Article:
After years of being neglected in the realm of niche music, high-resolution audio has now reached the mainstream, but does hi-res audio really sound better? It owes to the support from streaming services such as Apple Music and Amazon Music HD and gadgets ranging from smartphones to smartphones the majority of digital hi-fi components.
WH-1000XM4 is an industry-leading noise canceling with Dual Noise Sensor technology.
However, should you be concerned about high-resolution audio? If you want the greatest digital music experience possible, or at the very least a higher-quality sound than you’re accustomed to, hi-res audio is certainly worth researching.
What is Hi-res Audio?
In 2014, the Digital Entertainment Group and The Recording Academy, in collaboration with record labels, defined high-resolution or hi-res audio as lossless audio capable of regenerating the complete range of sound from recordings mastered from higher-quality music sources than CD quality.
In the simplest terms, hi-res audio refers to music files with a higher sampling frequency and/or bit depth than those found on CD, defined at 16-bit/44.1kHz.
With all these modifications, one simple question arises. Does hi-res audio really sound better?
The sampling frequency specifies how often the signal is sampled per second during the analog-to-digital conversion process.
The more bits in a signal, the more precisely it can be measured in the first place; therefore, upgrading from 16-bit to 24-bit may result in a substantial-quality improvement. High-resolution audio files are often sampled at 96kHz or 192kHz at 24bit. Additionally, you may have 88.2kHz and 176.4kHz files.
Does Hi-res Audio Really Sound Better?
While the technical advantages of hi-res audio speakers are often emphasized in marketing brochures and audio journals, similar benefits are frequently realized with standard-resolution systems.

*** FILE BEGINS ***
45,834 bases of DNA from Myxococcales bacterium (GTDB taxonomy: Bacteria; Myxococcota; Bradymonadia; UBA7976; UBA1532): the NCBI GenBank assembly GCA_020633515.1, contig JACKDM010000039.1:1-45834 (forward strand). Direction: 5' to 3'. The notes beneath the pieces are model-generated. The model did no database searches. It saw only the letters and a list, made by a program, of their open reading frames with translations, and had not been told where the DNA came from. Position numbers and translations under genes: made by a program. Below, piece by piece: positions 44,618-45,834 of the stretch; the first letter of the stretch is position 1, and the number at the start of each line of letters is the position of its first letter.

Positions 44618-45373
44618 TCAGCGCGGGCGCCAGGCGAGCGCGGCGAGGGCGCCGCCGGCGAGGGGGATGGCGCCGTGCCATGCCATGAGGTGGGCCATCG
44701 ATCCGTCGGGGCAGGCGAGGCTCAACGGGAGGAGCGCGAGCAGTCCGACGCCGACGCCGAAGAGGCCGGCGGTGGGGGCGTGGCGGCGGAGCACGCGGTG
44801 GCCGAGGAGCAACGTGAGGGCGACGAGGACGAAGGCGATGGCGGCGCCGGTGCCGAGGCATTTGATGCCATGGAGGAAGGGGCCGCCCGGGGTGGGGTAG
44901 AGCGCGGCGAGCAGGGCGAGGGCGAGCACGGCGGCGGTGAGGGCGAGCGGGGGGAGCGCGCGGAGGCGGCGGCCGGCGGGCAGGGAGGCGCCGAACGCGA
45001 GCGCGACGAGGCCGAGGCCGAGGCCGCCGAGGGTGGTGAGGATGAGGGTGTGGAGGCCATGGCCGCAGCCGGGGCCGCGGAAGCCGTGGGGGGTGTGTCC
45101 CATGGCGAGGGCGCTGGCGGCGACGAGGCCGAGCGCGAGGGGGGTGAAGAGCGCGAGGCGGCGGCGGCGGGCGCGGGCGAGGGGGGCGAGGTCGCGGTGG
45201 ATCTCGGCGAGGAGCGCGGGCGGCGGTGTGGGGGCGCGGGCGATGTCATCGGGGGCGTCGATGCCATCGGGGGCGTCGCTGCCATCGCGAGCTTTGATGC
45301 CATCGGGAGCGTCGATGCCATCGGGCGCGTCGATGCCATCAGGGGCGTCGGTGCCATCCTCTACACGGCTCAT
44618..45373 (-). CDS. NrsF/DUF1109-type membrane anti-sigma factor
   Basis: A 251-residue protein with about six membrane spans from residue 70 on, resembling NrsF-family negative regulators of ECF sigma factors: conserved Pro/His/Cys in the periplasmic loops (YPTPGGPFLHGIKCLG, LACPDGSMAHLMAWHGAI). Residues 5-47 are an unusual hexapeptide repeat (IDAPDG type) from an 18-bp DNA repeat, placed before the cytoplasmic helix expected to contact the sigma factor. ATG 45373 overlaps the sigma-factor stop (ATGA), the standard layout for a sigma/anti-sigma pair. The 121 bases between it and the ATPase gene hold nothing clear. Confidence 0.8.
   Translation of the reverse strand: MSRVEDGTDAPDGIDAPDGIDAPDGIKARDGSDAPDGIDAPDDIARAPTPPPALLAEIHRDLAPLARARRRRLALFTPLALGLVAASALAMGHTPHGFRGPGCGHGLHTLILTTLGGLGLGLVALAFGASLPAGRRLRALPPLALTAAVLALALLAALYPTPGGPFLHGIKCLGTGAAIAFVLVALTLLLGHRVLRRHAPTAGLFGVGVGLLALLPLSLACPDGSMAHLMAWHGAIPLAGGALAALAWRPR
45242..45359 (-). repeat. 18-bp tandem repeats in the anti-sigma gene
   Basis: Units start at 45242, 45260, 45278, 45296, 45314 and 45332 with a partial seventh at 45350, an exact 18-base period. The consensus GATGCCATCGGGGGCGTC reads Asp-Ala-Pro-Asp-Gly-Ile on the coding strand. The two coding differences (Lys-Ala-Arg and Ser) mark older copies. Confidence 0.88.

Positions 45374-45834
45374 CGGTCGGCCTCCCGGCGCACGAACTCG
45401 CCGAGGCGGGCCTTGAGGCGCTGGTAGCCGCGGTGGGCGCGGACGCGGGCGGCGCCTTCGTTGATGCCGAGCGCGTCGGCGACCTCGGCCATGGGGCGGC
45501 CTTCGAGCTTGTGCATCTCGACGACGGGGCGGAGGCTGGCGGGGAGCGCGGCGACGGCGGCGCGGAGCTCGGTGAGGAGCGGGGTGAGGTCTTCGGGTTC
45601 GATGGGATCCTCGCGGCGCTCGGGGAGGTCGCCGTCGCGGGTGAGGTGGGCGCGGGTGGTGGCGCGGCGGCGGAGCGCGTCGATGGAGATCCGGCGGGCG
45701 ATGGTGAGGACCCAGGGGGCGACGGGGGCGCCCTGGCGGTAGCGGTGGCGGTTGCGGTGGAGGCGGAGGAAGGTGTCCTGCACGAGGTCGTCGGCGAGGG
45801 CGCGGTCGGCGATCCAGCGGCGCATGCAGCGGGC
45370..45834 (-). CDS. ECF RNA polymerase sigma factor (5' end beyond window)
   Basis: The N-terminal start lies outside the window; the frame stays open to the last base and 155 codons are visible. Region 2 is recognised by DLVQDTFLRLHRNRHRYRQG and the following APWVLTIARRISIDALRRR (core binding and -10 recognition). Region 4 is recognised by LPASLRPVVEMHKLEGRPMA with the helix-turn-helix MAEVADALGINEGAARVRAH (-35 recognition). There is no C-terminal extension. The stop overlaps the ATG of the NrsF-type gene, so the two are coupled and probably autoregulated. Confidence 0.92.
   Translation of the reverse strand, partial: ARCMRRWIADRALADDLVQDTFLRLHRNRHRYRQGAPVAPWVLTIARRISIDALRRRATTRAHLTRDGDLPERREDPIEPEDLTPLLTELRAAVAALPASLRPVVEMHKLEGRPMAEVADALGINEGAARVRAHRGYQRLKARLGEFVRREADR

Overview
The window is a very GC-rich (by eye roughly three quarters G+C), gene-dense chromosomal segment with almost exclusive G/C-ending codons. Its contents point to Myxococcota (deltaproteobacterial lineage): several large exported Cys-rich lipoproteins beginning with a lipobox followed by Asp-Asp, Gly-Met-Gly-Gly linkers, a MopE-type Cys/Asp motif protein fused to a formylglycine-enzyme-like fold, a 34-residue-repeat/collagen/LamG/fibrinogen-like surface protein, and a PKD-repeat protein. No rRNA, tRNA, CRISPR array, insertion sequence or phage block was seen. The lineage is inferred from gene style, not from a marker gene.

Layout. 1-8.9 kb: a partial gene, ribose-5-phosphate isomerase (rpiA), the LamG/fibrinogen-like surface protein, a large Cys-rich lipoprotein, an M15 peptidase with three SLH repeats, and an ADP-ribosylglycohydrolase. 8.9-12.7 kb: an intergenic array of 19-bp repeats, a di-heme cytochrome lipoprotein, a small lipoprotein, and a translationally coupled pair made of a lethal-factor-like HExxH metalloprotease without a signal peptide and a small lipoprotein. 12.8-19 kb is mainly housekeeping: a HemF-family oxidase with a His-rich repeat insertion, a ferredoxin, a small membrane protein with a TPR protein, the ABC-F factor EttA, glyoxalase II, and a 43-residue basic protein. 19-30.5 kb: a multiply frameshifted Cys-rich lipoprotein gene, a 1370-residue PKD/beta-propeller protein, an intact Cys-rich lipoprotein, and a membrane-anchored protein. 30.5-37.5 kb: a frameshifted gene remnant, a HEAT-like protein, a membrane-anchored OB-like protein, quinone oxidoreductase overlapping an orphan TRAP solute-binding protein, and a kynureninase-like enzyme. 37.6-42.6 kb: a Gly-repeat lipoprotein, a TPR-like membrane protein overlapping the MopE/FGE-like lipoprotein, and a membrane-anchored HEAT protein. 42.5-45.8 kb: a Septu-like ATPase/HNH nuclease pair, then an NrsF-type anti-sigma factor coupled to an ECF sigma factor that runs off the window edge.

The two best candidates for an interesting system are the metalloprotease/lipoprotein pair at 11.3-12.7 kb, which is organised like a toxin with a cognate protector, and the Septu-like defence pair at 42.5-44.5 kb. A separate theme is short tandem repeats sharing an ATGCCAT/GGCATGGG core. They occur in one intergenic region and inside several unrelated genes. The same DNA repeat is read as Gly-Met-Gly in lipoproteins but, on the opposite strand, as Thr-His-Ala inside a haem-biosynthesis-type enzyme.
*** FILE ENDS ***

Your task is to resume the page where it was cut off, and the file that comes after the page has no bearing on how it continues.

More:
The advantages of sampling at higher frequencies than 44.1 kHz may be realized and are now being realized via the use of oversampling in standard-definition analog-to-digital and digital-to-analog conversion.
Almost all analog-to-digital converter and digital-to-analog converter chips presently available oversample at high frequencies, often 96 kHz or higher. Oversampling enables the anti-aliasing filter in the ADC and the reconstruction filter in the DAC to operate at higher frequencies with more gradual slopes.
Suppose the audio is saved at normal resolution. In that case, the excess samples are simply deleted – the advantages of the higher filter frequency and/or more gradual filter slopes remain. Still, the IMD issue at ultrasonic frequencies is removed.
A digital audio system’s noise floor is often specified as minus 6 decibels per bit – i.e., a 16-bit digital audio system’s noise floor is 96 decibels below the highest recordable signal level. However, audio has a widespread misconception that the noise floor is an impenetrable barrier under which nothing can be heard, which is wrong.
So, does hi-res audio really sound better? While some music labels, audio equipment makers, and consumers have extolled the virtues of high-resolution audio, there is currently no certain scientific evidence that hi-res is useful for usage in consumer audio devices for sound quality or any other features.
However, there is some evidence that high-resolution audio may result in lower quality in specific instances when compared to standard-resolution audio.
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Slava is a man of mystery and no-one seems to know exactly where he is at any point in time. When he isn't enjoying writing about all things audio and technical he can be found researching his next project of interest. The man never rests.
This post was last updated on 2022-12-11 / Some images from Amazon Product API & some links may be affiliate links which may earn us a commission from purchases.